25-50-90 years ago | AspenTimes.com

25-50-90 years ago

The paper reported in 1917 the construction of a new brick building, with the rooftop flagpole, on the corner of Cooper and Galena. (Courtesy Aspen Historical Society)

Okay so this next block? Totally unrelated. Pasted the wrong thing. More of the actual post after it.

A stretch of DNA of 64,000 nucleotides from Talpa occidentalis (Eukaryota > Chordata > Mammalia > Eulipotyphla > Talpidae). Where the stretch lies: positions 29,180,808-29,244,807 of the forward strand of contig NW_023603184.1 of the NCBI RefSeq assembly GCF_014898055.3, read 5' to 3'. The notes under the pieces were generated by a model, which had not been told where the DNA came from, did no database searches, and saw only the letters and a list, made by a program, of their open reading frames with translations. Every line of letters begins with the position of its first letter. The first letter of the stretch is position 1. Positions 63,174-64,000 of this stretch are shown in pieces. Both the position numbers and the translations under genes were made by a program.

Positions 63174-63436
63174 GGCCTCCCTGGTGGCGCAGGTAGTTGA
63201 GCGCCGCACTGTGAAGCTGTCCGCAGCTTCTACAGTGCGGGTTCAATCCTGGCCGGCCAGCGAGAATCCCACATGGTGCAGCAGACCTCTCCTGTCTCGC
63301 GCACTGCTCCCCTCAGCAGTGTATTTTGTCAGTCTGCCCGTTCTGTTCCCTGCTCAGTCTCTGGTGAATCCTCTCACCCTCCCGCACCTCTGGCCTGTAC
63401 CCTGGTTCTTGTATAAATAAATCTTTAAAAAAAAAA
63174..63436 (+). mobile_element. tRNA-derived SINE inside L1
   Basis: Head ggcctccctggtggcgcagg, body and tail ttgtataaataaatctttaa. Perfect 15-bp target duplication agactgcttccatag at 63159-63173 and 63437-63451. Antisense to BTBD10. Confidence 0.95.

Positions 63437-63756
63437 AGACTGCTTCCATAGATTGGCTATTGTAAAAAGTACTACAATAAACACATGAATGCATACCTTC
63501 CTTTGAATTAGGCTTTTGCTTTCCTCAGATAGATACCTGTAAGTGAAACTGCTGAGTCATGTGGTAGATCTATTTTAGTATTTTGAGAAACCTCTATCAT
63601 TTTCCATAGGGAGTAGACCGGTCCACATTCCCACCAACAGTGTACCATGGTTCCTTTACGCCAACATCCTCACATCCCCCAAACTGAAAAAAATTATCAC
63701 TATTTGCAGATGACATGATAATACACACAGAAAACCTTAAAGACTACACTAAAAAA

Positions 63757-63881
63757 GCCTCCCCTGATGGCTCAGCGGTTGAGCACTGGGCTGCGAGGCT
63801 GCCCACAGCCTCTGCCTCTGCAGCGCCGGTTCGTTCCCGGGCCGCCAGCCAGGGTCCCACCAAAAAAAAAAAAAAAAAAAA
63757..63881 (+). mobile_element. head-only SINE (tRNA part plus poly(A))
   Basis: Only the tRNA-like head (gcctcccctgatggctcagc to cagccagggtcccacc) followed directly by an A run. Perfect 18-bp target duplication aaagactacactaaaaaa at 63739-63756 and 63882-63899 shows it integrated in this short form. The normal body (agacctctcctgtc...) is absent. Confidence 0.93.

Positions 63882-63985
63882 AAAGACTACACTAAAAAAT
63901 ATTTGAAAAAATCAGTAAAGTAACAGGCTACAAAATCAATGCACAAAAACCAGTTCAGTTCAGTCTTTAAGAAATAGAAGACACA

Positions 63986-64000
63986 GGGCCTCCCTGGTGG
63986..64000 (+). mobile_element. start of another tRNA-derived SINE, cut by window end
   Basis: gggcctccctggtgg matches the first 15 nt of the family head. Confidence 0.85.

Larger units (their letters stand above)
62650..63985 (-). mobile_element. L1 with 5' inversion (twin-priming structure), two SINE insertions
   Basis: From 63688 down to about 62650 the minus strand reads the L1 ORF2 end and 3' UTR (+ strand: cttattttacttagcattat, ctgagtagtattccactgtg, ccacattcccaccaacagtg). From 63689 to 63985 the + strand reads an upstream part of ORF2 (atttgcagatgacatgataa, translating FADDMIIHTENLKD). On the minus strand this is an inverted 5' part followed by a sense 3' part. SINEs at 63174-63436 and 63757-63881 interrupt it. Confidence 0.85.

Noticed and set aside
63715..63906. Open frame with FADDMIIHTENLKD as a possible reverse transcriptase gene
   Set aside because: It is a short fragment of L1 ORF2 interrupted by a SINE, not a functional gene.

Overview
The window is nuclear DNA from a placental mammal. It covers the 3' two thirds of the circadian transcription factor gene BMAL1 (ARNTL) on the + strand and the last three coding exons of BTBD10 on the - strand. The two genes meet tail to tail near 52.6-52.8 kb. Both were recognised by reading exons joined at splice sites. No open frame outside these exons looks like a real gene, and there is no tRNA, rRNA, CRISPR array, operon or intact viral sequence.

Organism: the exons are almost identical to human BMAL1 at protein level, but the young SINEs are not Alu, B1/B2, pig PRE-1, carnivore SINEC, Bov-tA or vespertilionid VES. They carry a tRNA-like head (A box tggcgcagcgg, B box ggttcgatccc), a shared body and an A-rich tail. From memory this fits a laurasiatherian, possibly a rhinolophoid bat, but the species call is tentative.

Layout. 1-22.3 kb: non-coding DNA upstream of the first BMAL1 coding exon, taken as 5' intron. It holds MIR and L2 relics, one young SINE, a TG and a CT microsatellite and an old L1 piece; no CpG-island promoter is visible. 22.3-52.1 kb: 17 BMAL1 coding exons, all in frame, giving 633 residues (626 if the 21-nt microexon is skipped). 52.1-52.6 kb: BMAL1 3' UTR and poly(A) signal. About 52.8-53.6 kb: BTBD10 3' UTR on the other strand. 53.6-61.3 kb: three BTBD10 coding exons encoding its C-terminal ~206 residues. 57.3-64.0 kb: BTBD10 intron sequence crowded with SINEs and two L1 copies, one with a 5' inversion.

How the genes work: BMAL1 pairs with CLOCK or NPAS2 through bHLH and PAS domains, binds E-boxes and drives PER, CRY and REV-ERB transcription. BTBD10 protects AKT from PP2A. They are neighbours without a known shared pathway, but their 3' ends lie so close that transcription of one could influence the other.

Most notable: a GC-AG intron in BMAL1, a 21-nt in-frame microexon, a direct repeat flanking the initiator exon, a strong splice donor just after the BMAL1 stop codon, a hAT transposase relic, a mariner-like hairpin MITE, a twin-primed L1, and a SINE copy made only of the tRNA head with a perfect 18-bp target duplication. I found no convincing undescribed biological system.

A historical landmark was being demolished in downtown Aspen 90 years ago, and the paper recounted its past.One by one the old landmarks are going. Tuesday Jacob Reichert, the veteran builder, with a force of workmen began the razing of the old brick block which has stood for many years on the southwest corner of Cooper avenue and Galena street [see photo].The L.H. Tomkins Hardware company has purchased this property which was condemned by the city council some time ago and which has been in a dangerous condition, and after it has been taken down, they will erect on the site a fine commodious brick warehouse.This building was one of the first brick blocks to be erected in Aspen in her palmy days, and during the city’s boom the upper part was conducted as a rooming house. For many years C.M. Stillson conducted a saloon in the corner known as “The Abbey.” At this time, it was famous as the finest appointed saloon on the Western Slope and was noted as a gentleman’s resort and for its collection of magnificent paintings. E.W. Jewett afterwards occupied it as a grocery until the building became unfit for occupancy. It will now be removed and a modern brick will take its pace which will be an ornament to the city.When the warehouse is completed, the Tomkins Hardware company will have a place handy to their store which will be a valuable addition to their business efficiency.